“Pump Up the Jam” ITUNES (Mickey Sports Songs)
“I’ll Be Your Partner-Play Ball” ITUNES Captain Music
“U can’t Touch This” ITUNES MC Hammer
“It’s a Sunshine Day” ITUNES Drew’s Party Music
“Slow and Fast” ITUNES Hap Palmer Rhythms On Parade
“Place Your Hands” Get Funky and Musical Fun (on my website)
“Bop ‘Til You Drop” Greg & Steve’s Kids in Action (on my website)
“Tony Chestnut” Tony Chestnut (on my website)
“Beanie Bag Dance” Greg & Steve’s Kids in Action (on my website)
“Alphabet Song” Silly Willy Through the ABC’s (on my website)
“Follow Me, I Am the Leader” Get Funky & Musical Fun (on my website)
“Ba Ba Bones” Physical Ed (on my website)
Make Fitness Fun…the students won’t even realize that they are actually exercising!
“Jumpin’ Jacks” Physical Ed (on my website)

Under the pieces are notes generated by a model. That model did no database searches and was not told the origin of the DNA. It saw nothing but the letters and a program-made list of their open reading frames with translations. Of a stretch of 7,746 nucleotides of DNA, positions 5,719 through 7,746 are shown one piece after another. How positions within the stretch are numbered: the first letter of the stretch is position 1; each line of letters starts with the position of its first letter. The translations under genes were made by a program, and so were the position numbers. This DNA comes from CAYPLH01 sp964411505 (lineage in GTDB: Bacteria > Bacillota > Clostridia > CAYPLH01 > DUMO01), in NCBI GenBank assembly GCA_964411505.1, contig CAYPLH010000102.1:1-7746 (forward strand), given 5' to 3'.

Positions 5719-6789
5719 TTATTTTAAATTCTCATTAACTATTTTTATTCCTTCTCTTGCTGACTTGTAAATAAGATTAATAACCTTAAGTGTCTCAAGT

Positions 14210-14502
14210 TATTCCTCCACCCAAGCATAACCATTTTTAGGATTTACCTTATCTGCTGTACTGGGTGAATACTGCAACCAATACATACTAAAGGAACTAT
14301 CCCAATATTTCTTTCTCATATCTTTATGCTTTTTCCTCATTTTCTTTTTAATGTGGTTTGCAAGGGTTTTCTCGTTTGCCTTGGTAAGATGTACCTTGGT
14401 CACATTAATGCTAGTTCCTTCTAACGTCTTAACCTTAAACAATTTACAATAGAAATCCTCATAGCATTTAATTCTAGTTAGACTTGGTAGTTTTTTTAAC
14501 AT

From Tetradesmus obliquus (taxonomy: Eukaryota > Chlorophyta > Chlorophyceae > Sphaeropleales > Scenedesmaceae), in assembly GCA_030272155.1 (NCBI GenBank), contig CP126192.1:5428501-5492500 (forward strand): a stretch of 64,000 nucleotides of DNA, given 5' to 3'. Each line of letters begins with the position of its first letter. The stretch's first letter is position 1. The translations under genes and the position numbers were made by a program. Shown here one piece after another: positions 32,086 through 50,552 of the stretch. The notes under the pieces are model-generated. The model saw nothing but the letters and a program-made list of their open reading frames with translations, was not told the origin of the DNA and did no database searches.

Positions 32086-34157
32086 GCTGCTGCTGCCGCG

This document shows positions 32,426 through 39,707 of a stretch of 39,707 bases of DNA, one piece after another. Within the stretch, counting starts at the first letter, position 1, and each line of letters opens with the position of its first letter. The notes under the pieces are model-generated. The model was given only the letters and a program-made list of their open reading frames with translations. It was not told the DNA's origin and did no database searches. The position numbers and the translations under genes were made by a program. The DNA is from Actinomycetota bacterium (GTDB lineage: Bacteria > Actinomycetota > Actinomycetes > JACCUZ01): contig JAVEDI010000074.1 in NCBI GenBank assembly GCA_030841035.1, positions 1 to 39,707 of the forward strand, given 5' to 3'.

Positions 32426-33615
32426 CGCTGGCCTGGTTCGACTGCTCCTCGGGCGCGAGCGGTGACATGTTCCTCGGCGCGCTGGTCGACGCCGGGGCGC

“Crab Walking” Get Funky & Musical Fun (on my website)
“The Ants Go Marching” ITUNES
“Give Me Ten” Physical Ed (on my website)
Create a Multi-Sensory Learning Environment: Thematic Songs
Winter Snow Play
“Winter Wonderland” ITUNES
“Marshmallow World” ITUNES
“If You Are Wearing Colors” Get Funky & Musical Fun (on my website)
“Over the Rainbow” ITUNES
“Rainbow Connection” ITUNES Kenny Loggins
“Here Comes the Sun” Beatles ITUNES
“Surfin’ USA” Beach Boys ITUNES
“Under the Sea” Disney ITUNES
Jungle/Zoo Animals
“The Lion Sleeps Tonight” The Tokens ITUNES
“The Monkey Dance” The Wiggles ITUNES
“Monkey In The Middle” Physical Ed (on my website)
“Can You Leap Like a Frog” Kids in Action (on my website)
“Goin’ On A Bear Hunt” Kids in Action (on my website)
“New Chicken Dance” La Di Da La Di Da (on my website)